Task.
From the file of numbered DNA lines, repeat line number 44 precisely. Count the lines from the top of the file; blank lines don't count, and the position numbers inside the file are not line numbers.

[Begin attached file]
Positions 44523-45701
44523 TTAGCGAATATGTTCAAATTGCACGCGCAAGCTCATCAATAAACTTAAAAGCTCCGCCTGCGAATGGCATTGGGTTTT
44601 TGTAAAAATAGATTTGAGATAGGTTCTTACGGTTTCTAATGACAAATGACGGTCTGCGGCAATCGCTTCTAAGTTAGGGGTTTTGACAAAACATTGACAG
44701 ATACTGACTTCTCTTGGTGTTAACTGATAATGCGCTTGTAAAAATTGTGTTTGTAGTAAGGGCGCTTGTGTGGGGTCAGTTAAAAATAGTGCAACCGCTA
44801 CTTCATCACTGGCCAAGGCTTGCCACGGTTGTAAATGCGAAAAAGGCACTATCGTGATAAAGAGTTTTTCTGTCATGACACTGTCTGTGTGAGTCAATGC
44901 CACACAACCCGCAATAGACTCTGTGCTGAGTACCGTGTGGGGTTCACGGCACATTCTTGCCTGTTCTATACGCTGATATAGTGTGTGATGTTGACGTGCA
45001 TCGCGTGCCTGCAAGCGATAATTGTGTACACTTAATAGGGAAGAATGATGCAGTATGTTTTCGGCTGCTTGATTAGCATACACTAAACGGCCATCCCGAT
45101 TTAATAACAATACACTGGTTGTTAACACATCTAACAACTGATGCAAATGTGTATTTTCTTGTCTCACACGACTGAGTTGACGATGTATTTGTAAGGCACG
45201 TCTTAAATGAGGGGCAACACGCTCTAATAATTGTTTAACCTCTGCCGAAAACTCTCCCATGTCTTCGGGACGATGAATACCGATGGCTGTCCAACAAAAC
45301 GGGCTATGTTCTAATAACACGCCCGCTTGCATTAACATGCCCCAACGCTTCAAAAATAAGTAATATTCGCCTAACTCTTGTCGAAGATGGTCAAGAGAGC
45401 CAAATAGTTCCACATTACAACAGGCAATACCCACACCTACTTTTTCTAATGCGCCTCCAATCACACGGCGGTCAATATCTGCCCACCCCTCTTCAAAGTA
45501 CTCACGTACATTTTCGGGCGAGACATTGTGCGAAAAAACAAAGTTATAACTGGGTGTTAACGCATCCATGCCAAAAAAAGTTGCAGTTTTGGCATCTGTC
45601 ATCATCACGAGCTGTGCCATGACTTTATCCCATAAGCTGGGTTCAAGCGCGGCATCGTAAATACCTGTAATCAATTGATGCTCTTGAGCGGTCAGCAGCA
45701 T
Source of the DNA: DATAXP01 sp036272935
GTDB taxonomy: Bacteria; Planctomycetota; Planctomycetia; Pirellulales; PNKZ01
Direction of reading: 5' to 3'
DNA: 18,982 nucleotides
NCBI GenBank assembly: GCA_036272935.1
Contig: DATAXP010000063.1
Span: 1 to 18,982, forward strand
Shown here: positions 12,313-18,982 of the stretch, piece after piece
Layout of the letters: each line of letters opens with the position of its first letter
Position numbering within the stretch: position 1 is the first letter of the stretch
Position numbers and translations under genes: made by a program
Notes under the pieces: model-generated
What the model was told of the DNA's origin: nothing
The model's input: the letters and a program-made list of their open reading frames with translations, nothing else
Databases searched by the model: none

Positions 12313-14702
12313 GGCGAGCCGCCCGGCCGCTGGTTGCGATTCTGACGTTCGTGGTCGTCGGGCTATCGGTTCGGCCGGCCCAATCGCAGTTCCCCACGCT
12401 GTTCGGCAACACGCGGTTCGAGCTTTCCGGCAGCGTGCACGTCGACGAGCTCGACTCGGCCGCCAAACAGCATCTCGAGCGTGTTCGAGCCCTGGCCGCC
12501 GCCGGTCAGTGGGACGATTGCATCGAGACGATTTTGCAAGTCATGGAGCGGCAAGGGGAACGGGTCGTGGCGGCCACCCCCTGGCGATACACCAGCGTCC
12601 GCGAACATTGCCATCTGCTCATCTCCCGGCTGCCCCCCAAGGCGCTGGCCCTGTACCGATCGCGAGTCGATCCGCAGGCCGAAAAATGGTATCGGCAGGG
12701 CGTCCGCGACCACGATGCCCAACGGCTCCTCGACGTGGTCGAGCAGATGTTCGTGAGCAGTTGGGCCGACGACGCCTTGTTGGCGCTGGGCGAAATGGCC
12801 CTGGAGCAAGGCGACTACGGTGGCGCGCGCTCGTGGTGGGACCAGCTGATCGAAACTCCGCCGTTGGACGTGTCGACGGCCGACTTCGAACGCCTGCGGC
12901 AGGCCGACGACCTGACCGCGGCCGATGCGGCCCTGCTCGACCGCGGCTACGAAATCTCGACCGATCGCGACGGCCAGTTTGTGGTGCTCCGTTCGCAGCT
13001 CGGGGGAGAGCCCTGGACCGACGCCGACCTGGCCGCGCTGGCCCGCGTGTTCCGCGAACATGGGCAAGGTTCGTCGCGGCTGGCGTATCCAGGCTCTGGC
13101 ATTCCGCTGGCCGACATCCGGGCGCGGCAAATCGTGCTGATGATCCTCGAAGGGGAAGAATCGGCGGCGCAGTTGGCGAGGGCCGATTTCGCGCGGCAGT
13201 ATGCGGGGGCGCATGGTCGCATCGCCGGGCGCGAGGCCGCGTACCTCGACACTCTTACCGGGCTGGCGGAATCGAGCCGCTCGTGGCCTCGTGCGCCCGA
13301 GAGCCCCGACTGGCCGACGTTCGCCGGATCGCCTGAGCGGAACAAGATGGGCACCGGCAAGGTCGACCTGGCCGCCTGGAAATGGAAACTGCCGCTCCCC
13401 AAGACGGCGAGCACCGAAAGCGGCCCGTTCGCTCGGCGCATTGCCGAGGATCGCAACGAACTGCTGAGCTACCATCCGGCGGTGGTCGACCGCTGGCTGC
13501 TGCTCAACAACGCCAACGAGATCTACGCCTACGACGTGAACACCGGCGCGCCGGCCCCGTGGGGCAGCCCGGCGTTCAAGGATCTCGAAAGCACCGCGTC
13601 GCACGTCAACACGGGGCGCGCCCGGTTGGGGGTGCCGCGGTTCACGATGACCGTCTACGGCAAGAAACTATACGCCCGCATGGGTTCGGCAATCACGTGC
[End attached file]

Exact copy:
13601 GCACGTCAACACGGGGCGCGCCCGGTTGGGGGTGCCGCGGTTCACGATGACCGTCTACGGCAAGAAACTATACGCCCGCATGGGTTCGGCAATCACGTGC